Sleep-talking, also known as somniloquy, is a relatively common sleep disorder that affects around 5% of adults; however, it’s more prevalent in children and adolescents.
Most of us will experience at least one bout of sleep-talking during our lives. Still, thankfully, it’s a relatively harmless disorder with no negative health outcomes. That being said, it can be extremely disruptive to your bedmate. In some cases, it can be a symptom of an underlying condition or other sleep disorder.
If you talk in your sleep and you’d like to put a stop to it, the good news is that most of the time, sleep-talking episodes resolve themselves quickly. In the meantime, there are a few things you can do to help reduce your nighttime chattering. The most important thing is to address the underlying cause so that you (and your partner) can enjoy a more silent night.
What Are the Symptoms of Sleep-Talking?
The main symptoms of sleep-talking are verbal expressions that occur during sleep, usually without the person being aware of it. This ‘talking’ can come in the form of various audible expressions, from whispers to shouts, from incomprehensible gibberish, to normal-sounding, clear speech.
One study, published in the Oxford Academic Journals (OUP), recorded test subjects’ vocalizations while asleep and found that around 50% of all sleep-talking was either incomprehensible mumbling or so quiet it was impossible to detect what was being said.
But the other half of the sleep-talking test subjects spoke clearly and comprehensively, with correct grammar and syntax and conversational pauses, allowing for another party to speak.
Interestingly, a large proportion of the comprehensible dialogue was conflict-driven and negative, with many test subjects raising their voices and using exclamations and profanities.
No matter the content of sleep-talking episodes, most of them tended to be short, with just a few words or sentences rather than extended, drawn-out conversations.
The Impact of Sleep-talking
Sleep talking is considered to be a relatively harmless sleep disorder with no known physical side effects. It doesn’t appear to hurt a person’s depth or quality of sleep, and most of the time, the person is completely unaware that they are doing it.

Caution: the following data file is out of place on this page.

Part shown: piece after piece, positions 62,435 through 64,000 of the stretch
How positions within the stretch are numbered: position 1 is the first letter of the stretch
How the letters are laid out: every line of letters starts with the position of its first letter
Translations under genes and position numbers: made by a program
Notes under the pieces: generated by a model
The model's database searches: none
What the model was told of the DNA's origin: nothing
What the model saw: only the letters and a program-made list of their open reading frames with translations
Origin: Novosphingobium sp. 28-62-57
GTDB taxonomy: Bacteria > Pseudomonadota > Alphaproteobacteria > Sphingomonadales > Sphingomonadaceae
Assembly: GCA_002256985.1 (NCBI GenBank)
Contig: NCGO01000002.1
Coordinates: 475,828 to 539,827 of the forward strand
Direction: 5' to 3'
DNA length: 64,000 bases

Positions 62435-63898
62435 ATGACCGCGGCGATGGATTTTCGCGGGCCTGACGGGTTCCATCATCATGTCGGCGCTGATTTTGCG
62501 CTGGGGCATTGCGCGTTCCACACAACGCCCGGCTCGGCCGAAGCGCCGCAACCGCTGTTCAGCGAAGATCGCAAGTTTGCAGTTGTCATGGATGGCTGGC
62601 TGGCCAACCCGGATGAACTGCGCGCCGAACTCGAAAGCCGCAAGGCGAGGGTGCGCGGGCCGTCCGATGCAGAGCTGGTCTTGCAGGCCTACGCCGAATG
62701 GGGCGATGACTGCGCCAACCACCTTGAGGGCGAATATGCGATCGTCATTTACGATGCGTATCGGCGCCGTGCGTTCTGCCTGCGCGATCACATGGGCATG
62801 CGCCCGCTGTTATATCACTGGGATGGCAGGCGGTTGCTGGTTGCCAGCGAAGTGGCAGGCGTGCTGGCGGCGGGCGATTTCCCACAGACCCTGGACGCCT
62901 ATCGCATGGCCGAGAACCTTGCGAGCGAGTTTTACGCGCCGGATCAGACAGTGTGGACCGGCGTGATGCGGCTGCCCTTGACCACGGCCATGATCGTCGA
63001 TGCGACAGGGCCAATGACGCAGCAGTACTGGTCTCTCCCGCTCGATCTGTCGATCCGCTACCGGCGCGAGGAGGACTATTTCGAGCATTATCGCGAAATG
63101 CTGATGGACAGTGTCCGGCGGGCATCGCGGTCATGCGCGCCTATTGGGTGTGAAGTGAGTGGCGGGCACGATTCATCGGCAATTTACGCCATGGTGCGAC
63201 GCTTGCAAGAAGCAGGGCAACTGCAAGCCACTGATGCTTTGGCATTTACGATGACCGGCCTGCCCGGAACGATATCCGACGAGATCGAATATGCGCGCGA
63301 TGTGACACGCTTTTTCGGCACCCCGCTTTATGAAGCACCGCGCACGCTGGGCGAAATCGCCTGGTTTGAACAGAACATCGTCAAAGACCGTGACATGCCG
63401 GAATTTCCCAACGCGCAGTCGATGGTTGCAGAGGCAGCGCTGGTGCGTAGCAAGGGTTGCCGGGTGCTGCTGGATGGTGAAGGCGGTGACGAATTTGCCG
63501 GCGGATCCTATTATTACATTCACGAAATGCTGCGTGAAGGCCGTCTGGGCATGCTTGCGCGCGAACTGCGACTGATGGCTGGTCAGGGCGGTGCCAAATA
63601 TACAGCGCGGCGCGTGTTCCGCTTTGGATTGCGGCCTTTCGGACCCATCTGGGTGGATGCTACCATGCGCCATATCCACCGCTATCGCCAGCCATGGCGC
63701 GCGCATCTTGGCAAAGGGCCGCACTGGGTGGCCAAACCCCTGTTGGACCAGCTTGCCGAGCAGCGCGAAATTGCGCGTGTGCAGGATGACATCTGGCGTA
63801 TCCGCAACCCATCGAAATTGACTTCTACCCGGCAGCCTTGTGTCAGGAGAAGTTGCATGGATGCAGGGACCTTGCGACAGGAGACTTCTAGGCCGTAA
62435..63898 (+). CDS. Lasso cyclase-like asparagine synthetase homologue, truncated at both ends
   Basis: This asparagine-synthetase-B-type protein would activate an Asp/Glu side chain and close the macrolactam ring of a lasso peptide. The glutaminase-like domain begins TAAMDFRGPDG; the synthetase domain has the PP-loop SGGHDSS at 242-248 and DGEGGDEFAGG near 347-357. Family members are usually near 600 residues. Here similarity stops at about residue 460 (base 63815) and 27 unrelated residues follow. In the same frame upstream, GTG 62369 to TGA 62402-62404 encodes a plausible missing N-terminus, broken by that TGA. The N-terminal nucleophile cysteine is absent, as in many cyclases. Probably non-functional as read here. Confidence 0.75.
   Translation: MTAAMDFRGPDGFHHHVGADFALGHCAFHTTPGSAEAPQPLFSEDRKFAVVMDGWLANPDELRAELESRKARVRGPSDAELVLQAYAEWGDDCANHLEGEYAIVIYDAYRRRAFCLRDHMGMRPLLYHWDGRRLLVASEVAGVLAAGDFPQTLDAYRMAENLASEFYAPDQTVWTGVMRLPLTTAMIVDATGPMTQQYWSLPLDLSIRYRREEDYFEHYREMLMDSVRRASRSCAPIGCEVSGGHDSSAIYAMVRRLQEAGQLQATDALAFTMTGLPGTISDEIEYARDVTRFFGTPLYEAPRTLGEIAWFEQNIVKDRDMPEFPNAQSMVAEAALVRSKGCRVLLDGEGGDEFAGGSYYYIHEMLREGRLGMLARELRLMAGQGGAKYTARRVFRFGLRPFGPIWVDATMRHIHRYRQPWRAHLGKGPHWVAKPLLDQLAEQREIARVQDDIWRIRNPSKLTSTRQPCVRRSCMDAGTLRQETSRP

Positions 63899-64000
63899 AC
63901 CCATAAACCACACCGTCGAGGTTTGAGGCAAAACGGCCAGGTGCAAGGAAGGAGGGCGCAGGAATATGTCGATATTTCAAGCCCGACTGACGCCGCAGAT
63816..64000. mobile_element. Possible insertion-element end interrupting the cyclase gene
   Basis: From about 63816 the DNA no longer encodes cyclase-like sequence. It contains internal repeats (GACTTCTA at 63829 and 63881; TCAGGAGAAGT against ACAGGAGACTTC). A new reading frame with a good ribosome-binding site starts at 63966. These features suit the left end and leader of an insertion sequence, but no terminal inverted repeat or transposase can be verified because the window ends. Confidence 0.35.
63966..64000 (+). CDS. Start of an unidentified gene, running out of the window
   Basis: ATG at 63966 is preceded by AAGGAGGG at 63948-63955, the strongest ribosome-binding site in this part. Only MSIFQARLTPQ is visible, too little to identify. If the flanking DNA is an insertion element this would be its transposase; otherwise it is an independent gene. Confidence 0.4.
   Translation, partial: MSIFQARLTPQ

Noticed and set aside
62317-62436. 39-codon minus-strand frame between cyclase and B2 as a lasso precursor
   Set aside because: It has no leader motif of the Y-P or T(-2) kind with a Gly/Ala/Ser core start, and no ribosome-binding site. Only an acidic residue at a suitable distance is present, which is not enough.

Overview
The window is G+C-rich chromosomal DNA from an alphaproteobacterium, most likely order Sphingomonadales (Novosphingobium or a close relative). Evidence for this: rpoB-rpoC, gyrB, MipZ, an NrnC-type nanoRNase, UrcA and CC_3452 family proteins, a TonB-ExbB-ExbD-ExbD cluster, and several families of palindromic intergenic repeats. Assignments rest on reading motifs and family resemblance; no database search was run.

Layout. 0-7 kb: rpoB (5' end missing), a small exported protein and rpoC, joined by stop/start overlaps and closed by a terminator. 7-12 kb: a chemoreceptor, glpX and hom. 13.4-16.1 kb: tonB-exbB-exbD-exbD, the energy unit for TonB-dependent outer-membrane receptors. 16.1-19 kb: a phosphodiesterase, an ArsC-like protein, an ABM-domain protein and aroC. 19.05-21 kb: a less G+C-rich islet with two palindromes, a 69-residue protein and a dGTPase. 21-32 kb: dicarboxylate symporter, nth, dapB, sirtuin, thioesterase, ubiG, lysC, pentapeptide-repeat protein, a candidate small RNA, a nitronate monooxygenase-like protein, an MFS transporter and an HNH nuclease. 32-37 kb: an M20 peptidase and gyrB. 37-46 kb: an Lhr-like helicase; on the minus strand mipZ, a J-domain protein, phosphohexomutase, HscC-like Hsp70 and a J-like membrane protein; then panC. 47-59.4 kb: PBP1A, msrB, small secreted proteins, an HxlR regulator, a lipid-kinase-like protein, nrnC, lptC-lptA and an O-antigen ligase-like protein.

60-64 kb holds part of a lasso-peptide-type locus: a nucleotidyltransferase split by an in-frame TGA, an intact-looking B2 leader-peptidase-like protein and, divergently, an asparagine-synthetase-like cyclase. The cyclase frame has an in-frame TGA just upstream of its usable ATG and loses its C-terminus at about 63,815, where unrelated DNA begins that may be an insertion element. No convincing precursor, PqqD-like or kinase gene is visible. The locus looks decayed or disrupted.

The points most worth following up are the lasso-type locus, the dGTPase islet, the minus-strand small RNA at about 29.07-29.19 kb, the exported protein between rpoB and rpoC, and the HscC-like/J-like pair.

That said, sleep-talking can often bother bed partners and, if loud enough, even roommates, causing them to miss out on sleep or wake up frequently during the night.
Sleep-talking can also be embarrassing for the person doing it, and depending on the content of the verbalizations, it can even cause problems in relationships.
So, although sleep-talking isn’t dangerous to your health, it can still be problematic in some circumstances.
What are the Causes of Sleep-Talking?
Hence, to tackle a sleep-talking problem, the first step is to figure out the underlying cause of the issue. There’s still a lot that scientists don’t know about why people talk in their sleep, but some commonly observed associations are:
Research suggests that sleep-talking may be hereditary, with some people more predisposed than others due to their genetic makeup.
Sleep-talking episodes appear to be more frequent during periods of sickness, particularly when a person suffers from a fever.
3. Drugs and Alcohol
Drinking alcohol and taking certain recreational drugs can increase the frequency of multiple sleep disorders, including sleep-talking, in both men and women.
4. Depression, Anxiety, and Stress
Those suffering from common mental health disorders such as anxiety and depression are more likely to experience bouts of sleep-talking. External factors such as stressful life events can also increase the prevalence of sleep-talking, along with other sleep disorders such as nightmares and insomnia.
5. Post Traumatic Stress Disorder (PTSD)
Although most cases of sleep-talking aren’t linked to mental illness, there is a clear correlation between post-traumatic stress disorder (PTSD) and episodes of sleep-talking.
This is thought to be due to increased nightmares and night terrors that frequently plague people with PTSD.
6. Sleep Deprivation
If you aren’t getting the recommended 7-9 hours of sleep your body needs each night, you could be more likely to experience episodes of sleep-talking.
This is because a sleep-deprived brain takes longer to pass between the slow wave and lighter stages of sleep, which increases the chances of somniloquy. Unfortunately, it also leads to less time spent in the deeper, more restorative stages of sleep, which, in turn, leads to more sleep deprivation.
If you or your partner has noticed you are talking in your sleep, and it’s not just a one-off event, consider any prescription medication you may be taking. Certain prescription drugs have been shown to increase somniloquy, so check the label to see if this side effect is listed, or speak with your doctor to see if this could be the cause.
How Can I Stop Talking in My Sleep?
Since sleep-talking is a relatively benign disorder, there is not much research on the condition and how to treat it. But if sleep-talking negatively impacts you or your bedmate’s quality of life, there are several things you can try that may improve the situation.